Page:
Google Wants to Beat Apple at Its Own Game

Illustration for article titled Google Wants to Beat Apple at Its Own Game
Photo: Alastair Pike (Getty Images)

On Thursday, Bloomberg reported that the Google was “exploring an alternative” to to the anti-ad-tracking features that Apple will soon begin rolling out in iOS 14.

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We’ve written about Apple’s “App Tracking Transparency Framework” (also known as ATT) in the past, but just to briefly recap: Rolled into iOS 14 is a new mandate requiring apps to ask a user if they give permission to be “tracked” across different apps and sites, using pieces of data like their phone’s unique mobile ad ID.

Because most people can generally agree that being tracked by nameless tech companies is creepy AF, it’s also generally agreed among some folks in the adtech community that barely anyone will want to opt into these new ATT prompts. Facebook, in particular, was pretty pissed off at the idea of no longer being able to do all the sneaky shit we’ve come to associate with the brand, and began a months-long tirade against Apple, complete with full-page newspaper ads and a lot of public whining.

Google, meanwhile, has been pretty quiet about ATT up until this point, aside from announcing plans to adopt alternative tracking methods as a way to bypass these new prompts. So when Google says it’s trying to find ways to “limit data collection” across apps in the Android ecosystem, you could say that I’m less than convinced.

It doesn’t help that the Bloomberg article is pretty light on the specifics. The article cited people with knowledge of Google’s internal plans who said that whatever Google ends up making will likely be “less strict” than Apple’s ATT, and won’t require the same pop-up prompt from app developers. Per Bloomberg, this idea is still in its “early stages,” and the company hasn’t decided when—or even if—it will pursue this idea.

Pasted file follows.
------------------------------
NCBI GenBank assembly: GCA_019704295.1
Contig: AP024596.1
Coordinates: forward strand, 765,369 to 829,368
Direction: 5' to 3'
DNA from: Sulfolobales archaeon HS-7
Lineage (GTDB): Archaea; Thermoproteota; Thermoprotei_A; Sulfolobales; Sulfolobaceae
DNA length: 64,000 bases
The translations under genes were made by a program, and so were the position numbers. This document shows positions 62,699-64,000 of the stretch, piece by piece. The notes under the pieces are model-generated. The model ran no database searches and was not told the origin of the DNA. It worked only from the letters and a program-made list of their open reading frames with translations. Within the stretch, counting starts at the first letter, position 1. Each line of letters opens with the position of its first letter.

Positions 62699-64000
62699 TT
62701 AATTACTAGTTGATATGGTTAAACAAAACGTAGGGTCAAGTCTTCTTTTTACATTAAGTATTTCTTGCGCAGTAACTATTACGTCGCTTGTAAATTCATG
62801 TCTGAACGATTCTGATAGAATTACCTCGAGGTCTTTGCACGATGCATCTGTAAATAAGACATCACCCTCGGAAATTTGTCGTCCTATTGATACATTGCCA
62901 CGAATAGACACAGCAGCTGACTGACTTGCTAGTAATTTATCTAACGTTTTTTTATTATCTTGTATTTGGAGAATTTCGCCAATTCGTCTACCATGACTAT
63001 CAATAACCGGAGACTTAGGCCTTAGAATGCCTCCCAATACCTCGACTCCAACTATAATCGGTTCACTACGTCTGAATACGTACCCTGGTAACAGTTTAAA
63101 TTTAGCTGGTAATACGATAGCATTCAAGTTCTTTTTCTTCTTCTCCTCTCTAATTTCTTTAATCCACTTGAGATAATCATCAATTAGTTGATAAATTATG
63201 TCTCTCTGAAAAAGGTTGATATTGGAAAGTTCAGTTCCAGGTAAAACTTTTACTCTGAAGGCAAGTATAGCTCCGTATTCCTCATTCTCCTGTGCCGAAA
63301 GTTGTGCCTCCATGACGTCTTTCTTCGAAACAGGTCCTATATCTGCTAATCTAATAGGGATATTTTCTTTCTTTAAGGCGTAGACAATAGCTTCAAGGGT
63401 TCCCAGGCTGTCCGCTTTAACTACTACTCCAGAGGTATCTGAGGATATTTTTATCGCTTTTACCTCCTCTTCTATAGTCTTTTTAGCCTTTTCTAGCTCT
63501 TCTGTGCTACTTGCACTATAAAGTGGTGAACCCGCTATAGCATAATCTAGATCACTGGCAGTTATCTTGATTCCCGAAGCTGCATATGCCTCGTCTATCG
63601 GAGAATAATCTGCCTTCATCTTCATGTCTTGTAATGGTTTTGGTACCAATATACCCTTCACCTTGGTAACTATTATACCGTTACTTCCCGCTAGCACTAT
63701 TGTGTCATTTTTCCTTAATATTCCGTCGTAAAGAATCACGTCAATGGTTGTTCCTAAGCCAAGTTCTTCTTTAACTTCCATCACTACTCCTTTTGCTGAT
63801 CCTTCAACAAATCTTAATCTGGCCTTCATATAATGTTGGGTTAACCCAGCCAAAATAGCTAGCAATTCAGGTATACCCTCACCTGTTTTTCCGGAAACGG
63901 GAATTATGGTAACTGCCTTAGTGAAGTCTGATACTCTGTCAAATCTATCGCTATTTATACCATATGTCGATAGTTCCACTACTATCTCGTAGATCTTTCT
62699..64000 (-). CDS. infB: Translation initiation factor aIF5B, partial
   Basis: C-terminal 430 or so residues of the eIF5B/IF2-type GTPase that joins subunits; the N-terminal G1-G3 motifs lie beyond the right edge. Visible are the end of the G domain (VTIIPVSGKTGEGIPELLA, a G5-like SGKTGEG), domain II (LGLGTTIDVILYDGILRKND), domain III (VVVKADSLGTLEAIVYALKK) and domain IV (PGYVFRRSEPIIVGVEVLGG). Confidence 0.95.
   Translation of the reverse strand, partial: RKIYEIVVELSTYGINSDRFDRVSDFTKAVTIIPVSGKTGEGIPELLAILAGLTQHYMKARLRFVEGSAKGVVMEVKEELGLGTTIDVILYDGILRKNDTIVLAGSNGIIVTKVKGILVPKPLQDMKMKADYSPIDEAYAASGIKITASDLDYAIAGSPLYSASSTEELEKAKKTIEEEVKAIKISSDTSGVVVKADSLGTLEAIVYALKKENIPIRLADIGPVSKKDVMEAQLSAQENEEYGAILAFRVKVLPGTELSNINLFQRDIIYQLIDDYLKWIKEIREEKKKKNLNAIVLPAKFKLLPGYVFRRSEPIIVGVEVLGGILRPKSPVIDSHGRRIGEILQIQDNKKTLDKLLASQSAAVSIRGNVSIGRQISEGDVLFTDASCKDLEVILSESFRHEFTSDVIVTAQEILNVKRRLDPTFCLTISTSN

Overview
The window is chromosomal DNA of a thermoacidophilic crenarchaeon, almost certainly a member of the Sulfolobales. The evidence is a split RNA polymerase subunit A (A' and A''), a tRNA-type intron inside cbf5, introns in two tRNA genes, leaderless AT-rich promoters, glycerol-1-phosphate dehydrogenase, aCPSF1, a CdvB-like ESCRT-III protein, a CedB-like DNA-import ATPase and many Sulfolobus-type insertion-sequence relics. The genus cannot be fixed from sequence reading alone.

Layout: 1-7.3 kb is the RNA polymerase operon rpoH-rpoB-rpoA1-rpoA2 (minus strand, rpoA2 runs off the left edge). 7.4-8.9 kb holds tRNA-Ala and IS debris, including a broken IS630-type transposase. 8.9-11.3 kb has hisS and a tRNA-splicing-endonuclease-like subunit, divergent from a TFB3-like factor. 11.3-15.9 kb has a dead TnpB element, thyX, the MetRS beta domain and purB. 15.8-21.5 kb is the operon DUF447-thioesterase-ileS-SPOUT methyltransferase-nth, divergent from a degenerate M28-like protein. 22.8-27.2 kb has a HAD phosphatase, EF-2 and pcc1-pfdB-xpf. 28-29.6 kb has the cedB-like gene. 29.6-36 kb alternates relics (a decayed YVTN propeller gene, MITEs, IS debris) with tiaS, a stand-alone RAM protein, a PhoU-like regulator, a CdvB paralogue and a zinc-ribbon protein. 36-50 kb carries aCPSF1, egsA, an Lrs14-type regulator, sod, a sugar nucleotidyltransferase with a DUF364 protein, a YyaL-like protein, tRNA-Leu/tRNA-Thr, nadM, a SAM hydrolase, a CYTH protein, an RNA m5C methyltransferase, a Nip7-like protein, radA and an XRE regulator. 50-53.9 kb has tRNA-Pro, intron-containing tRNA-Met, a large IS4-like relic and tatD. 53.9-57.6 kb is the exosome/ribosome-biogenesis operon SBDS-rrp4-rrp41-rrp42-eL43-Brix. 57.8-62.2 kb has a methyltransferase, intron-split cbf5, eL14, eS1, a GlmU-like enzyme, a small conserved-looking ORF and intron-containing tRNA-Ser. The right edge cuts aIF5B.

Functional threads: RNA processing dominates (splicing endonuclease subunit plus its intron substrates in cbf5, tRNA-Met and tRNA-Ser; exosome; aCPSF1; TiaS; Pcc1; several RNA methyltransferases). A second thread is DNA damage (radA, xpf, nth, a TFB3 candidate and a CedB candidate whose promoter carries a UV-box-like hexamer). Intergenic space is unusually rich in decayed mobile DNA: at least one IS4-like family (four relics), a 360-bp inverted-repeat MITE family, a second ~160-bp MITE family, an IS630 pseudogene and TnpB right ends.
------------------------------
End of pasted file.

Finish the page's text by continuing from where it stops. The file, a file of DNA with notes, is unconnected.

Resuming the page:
OK, so just to recap: Up until this point, tracking and targeting in adtech was kind of a wild west situation. Tech companies in this space regularly found and exploited the loopholes and lax enforcement that came with federal mandates like the GDPR in the EU or the CCPA in the US. What Apple’s trying to do here isn’t necessarily stopping this tracking wholesale, it’s just trying to give people a basic choice: Do they want this tracking to happen, or not? When Google says it’s thinking about a Google-branded privacy-forward product that will be less restrictive for advertisers than Apple’s alternative, that means the same product will strip consumers of that sort of agency by default.

In a way, these efforts smell like everything we’ve come to expect from Google’s privacy push until now. Universally, every step the company seems to take forward—offering to delete your data, for example, or spearheading a war on third-party cookies—comes with the implicit agreement to allow Google to keep its claws hooked into your personal data. Even its so-called Privacy Sandbox initiative is one that promises to keep your data safe from every third party except for Google.

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More than anything, these plans that some unnamed Google sources leaked to Bloomberg read like an attempt to play both sides of the field. Plenty of advertisers are ticked at the financial impact Apple’s privacy initiative will have on their field, so this could be Google’s attempt at coaxing them onto Android with the promise of “less restrictions”—whatever that might mean. And as for the consumers who are rightfully creeped out over Google’s ongoing, well, Google-ness, hearing that the company’s at least attempting something similar to ATT might win them back as well.

In other words, Google’s trying to be everyone’s best friend in spite of its reputation. We’ll see how this plays out.

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I cover the business of data for Gizmodo. Send your worst tips to swodinsky@gizmodo.com.

DISCUSSION

emosterd
Jägs

This is a game at which Google simply can’t beat Apple, because a significant majority of their business model is based upon data collection:

Apple’s is based on hardware and App Store revenue, so privacy is something they can leverage over most of their tech brethren.